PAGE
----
new career directions. I often work with groups of job seekers struggling
to focus and find myself recalling that old movie Harvey, the one
about the invisible rabbit (or as Jimmy Stewart's Elwood P. Dowd calls
him, "pooka"). When someone asks Elwood, "May I help you with something?"
his invariable response is, "What did you have in mind?"
Because my focus
as a librarian and researcher is the job search rather than the career
development process, I feel strongly that the two activities should remain
separate. Career development addresses issues such as job fit, personal
and career values, preferred styles of working, and long-range life goals.
In my experience, trying to work on all those issues AND look for work
at the same time rarely results in a good outcome on either score.
Why? First, because
figuring out what you have in mind can really slow down a job search! You'd
be amazed by how many accounting managers I've met who, after 25 years
on the job, decide that they want to be a golf pro or a motivational speaker.
A few will make the transition, but none quickly. Most go in circles for
a year or so until they decide to get another accounting job ASAP because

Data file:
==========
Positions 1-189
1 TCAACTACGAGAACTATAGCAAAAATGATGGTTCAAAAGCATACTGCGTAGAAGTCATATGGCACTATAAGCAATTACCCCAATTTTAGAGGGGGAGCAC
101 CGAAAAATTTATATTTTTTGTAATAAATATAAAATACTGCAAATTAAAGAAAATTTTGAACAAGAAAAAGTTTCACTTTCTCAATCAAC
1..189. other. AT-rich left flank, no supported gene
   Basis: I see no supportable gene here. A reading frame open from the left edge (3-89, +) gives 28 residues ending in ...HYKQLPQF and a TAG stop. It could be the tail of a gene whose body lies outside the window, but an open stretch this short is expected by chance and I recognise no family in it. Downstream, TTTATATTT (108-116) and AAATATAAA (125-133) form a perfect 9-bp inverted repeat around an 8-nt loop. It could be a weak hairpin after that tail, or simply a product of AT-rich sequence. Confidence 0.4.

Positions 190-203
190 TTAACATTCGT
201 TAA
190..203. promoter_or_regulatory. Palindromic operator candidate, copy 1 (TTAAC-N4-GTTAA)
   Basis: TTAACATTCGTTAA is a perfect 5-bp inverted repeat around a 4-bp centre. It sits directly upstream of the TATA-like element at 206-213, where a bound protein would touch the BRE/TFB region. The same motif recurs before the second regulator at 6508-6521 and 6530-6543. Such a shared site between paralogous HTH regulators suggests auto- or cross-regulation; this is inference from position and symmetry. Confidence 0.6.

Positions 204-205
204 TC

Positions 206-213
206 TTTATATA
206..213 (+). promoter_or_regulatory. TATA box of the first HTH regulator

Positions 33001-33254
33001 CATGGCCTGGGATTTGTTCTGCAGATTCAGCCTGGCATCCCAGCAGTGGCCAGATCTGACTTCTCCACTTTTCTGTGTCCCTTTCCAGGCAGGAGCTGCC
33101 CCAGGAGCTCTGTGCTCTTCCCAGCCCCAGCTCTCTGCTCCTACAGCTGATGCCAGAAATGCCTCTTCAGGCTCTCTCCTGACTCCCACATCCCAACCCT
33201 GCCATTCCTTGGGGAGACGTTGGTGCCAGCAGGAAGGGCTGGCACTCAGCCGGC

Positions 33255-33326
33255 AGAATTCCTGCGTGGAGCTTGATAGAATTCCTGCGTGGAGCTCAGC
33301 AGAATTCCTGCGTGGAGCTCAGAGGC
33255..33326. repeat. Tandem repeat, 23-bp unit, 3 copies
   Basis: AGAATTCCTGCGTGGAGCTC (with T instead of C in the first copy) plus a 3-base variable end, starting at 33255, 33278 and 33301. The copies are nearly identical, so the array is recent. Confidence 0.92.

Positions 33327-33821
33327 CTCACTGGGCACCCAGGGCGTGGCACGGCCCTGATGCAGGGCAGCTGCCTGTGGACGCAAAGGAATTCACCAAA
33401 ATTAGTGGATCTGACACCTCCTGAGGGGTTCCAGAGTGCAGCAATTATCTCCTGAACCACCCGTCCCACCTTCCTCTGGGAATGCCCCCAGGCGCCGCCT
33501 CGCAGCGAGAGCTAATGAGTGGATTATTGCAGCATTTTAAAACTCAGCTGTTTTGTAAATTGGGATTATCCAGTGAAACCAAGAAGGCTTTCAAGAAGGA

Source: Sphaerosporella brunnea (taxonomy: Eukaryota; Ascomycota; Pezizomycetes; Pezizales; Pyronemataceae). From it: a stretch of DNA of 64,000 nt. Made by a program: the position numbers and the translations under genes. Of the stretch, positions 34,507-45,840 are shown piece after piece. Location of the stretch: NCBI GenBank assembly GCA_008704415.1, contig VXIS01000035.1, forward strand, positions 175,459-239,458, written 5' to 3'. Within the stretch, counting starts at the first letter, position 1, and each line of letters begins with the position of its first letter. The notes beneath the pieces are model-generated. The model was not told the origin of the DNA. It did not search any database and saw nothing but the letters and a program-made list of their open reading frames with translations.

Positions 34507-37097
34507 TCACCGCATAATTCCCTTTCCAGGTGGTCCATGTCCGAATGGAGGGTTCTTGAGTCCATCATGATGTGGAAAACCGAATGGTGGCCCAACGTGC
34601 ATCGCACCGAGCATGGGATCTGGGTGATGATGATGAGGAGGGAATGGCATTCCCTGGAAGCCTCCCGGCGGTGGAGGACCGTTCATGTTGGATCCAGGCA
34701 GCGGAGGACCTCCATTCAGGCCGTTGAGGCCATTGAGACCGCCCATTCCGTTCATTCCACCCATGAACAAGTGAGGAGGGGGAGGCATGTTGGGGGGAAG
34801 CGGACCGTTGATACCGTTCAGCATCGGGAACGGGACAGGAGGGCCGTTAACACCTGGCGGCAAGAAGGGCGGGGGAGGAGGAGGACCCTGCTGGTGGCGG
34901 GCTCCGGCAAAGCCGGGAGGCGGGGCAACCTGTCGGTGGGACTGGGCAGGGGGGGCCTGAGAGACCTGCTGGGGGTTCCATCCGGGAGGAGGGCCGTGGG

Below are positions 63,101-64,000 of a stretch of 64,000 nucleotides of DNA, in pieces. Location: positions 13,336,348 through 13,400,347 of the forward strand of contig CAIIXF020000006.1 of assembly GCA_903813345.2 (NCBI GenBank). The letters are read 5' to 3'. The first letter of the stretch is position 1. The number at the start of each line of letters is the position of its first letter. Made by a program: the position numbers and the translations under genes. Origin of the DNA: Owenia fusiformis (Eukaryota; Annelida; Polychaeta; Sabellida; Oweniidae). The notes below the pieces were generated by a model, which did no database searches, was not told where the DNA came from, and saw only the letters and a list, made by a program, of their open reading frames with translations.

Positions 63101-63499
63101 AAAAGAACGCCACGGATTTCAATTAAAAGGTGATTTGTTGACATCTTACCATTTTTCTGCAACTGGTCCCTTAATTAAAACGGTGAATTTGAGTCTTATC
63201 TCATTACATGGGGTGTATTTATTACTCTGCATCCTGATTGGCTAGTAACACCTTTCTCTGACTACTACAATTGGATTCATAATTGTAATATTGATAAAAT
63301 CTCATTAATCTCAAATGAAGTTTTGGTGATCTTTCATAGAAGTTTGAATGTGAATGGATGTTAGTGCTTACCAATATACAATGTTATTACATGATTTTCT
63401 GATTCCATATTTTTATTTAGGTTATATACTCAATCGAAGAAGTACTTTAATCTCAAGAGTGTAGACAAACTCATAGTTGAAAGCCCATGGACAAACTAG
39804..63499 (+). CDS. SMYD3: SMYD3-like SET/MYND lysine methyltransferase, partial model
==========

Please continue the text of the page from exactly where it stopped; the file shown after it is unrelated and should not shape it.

they've run out of money. Because their job search is now so rushed, they
have to take the first thing that comes along, often at a lower salary
since their predicament has left them with little leverage in salary negotiations.
How can you avoid
this "transition trap"? Simple. Start working on your direction, possibilities,
and focus while you're still employed. Think about your career, your goals,
your skills, and your interests while you're relatively comfortable and
paying the rent. Start with the Career Guides in the Toolkit and begin
thinking about what appeals to you.
Though I am not
a career counselor, I'll share my favorite home remedy with you. Keep a
career journal and jot down job titles, settings, and directions that excite